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Preparing for unexpected emergencies is one of the bigger responsibilities of homeownership, and a plumbing emergency is one of the most stressful ways things can go wrong.
The first thing to find out is where your main water valve is. In homes with a basement or crawl space, check the area where water enters from the meter. It’ll likely be on an interiorwall at the front. If you have a slab, check the garage near your water heater.
In cases where the valve is not indoors, it’s probably near your front curb or sidewalk. Look for a metal cover labeled “water.” It covers a cement box with a city shut-off valve on the left, a water meter in the center, and your home’s shut-off valve on the right.
You may be able to open the box using a long screwdriver, or you may have to visit your local hardware store to purchase a meter key.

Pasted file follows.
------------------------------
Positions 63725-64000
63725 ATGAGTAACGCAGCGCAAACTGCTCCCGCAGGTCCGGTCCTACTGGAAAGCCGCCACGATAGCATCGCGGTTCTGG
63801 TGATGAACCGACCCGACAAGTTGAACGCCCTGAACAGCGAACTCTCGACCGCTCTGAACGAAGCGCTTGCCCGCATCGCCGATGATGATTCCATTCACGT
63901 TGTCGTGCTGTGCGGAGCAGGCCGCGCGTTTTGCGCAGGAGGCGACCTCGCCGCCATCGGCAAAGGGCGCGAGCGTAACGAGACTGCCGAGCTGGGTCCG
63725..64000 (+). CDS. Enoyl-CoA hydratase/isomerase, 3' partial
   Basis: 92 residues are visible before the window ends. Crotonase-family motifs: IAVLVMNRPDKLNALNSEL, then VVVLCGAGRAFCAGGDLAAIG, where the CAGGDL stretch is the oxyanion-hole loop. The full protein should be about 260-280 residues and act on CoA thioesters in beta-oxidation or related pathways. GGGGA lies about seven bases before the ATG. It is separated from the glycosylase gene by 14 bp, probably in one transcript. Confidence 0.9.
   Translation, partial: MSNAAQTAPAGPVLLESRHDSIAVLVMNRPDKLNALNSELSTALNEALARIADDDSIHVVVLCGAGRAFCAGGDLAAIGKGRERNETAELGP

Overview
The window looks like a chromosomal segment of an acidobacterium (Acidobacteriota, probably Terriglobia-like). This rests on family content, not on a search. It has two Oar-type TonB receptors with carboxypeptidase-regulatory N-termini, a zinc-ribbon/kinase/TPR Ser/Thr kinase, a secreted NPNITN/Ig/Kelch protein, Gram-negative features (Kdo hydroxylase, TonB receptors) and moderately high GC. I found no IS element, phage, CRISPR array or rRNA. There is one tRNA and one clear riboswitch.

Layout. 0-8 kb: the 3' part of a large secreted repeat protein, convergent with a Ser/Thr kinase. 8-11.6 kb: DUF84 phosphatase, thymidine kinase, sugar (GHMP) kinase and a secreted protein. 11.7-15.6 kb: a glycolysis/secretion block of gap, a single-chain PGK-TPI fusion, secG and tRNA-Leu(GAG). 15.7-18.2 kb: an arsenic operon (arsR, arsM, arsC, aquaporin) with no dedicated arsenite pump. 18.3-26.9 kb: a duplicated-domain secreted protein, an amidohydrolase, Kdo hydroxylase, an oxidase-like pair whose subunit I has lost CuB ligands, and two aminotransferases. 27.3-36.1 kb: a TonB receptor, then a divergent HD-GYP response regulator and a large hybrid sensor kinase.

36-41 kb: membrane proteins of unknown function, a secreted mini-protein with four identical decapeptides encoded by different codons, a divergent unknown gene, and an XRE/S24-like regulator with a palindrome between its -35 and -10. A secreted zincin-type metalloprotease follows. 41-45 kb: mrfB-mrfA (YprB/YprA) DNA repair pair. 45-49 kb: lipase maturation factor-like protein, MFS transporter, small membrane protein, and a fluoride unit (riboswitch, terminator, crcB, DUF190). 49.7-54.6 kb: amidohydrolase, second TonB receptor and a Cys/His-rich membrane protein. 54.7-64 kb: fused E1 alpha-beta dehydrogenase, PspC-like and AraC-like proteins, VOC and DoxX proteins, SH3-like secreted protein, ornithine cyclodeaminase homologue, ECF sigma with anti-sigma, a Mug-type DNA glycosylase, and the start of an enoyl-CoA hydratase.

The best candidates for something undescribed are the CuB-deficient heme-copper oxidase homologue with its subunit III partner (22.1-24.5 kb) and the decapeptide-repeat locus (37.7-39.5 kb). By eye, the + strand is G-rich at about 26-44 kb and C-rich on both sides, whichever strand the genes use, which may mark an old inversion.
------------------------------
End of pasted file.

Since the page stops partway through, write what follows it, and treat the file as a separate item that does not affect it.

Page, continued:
To turn off the water to the house, turn the shutoff ball or gate valve clockwise until it stops.
It’s important to distinguish between an isolation valve and a shut-off valve. While your shut-off valve controls water for the whole home, an isolation valve allows you to turn off water to specific appliances like sinks, washing machines, water heaters, or toilets.
Check the plumbing near each fixture to find the small valve, and turn it clockwise to shut off water locally. It’s a good idea to familiarize yourself with all the isolation valves in your home so you can take quick action in the case of a toilet backup or other emergency.
At Andreas Plumbing, Heating & Air Conditioning, we know how stressful a plumbing emergency can be. If you have any emergency plumbing situation, the most important thing to do is shut off your water immediately — and then call Team Andreas.
We’re here 24/7 to repair your pipes and water lines as quickly as possible.